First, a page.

School of Biological & Chemical Sciences
Queen Mary, University of London
Mile End Road
London, E1 4NS
Tel: (0)20 7882 7528 or ext. 4787
Supervised by Dr. Stephen Rossiter (QMUL) and Dr. James Cotton (Wellcome Trust Sanger Institute).
In collaboration with Dr. Shiang-Fan Chen (Providence University, Taiwan) and Dr. Yin-Ping Fang (National Chiayi University, Taiwan).
Funded with grants awarded by Central Research Fund (CRF, University of London) and Taiwan National Science Council.
For my PhD, I am studying the tempo and mode of taxonomic diversification at multiple hierarchical levels, focusing on several groups of bats.
At a micro-evolutionary scale, I am comparing range-wide genetic structure among endemic Taiwanese bat species of the genera Kerivoula, Murina, Myotis and Rhinolophus. One of my aims is to determine to what extent common physical and/or biological factors have led to concordant patterns of population genetic structure in these bats. My study animals include lowland species, highland species, and species that range across all altitudes, and I therefore predict that they will have been differentially impacted by Taiwan’s dramatic topography, containing huge altitudinal changes over very short geographic distance (0 to 3000 metres in 70 kilometers).
I am also focusing on the processes that have led to speciation between Murina gracilis and M. recondita, which were reported as new species in 2009. A pilot phylogenetic study showed they are probably sister species, suggesting that they diverged from each other within Taiwan. This represents an unusual system, as some experts have suggested that the occurrence of sister species of mobile animals having limited co-distributions (as is the case of these Murina spp.) represents potential evidence for the occurrence of non-allopatric speciation. To investigate non-allopatric speciation, I am using “isolation-with-migration” models to test on the occurrance of historical gene flow between these species during their divergence. Detection of such gene flow in this special system would add credence that these species initially diverged from each other non-allopatrically.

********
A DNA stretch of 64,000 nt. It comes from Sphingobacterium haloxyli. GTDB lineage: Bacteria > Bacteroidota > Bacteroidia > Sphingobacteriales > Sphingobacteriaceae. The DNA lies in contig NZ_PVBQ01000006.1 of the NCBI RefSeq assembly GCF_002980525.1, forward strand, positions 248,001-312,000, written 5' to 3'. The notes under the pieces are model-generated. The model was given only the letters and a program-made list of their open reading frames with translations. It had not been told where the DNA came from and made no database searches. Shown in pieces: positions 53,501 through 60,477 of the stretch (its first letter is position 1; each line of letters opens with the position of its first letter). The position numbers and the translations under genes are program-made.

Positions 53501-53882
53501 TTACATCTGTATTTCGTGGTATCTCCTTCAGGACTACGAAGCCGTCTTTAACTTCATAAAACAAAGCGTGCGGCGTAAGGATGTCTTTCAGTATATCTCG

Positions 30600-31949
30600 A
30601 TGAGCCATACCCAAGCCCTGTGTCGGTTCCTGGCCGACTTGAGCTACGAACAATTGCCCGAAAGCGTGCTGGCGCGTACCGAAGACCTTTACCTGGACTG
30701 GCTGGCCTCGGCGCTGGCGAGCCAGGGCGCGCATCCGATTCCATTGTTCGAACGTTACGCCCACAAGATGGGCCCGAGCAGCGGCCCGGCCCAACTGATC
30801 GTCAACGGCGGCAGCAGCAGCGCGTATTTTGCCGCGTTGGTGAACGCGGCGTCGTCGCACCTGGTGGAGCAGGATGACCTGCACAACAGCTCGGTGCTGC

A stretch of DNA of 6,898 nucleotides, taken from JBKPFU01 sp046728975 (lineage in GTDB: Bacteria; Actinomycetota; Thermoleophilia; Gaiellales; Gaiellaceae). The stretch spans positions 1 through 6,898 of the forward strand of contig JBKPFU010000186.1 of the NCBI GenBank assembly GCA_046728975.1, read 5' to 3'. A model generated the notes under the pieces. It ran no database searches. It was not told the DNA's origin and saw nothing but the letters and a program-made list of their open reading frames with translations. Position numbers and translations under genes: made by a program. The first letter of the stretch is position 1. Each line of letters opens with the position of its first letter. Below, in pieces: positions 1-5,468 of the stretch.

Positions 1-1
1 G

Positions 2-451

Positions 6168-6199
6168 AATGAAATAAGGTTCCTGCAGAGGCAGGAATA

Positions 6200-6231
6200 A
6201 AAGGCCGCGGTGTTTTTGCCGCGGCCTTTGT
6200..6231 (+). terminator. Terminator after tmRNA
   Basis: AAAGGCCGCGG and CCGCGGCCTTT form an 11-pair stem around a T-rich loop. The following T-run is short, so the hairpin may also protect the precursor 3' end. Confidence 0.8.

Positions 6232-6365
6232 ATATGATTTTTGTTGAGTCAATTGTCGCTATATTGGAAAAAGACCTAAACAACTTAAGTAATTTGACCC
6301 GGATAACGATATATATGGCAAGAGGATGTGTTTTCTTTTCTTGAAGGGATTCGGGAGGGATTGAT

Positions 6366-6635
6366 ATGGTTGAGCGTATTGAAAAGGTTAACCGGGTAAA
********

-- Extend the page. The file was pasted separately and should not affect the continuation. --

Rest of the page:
At a macro-evolutionary scale, I am interested in the factors influencing the tempo and pattern of radiation within large clades of bats. For this, I am constructing dated phylogenies to determine diversification rates and relating my results to environmental factors, biological factors, or interactions between these.
I hope all these different approaches will offer new insights into the processes of speciation and diversification in bats and other groups.
Kuo H-C, Fang Y-P, Csorba G & Lee L-L (2009) Three new species of Murina (Chiroptera: Vespertilionidae) from Taiwan. Journal of Mammalogy, 90, 980-991.
Kuo H-C, Fang Y-P, Csorba G & Lee L-L (2006) The definition of Harpiola (Vespertilionidae: Murininae) and the description of a new species from Taiwan. Acta Chiropterologica, 8, 11–19.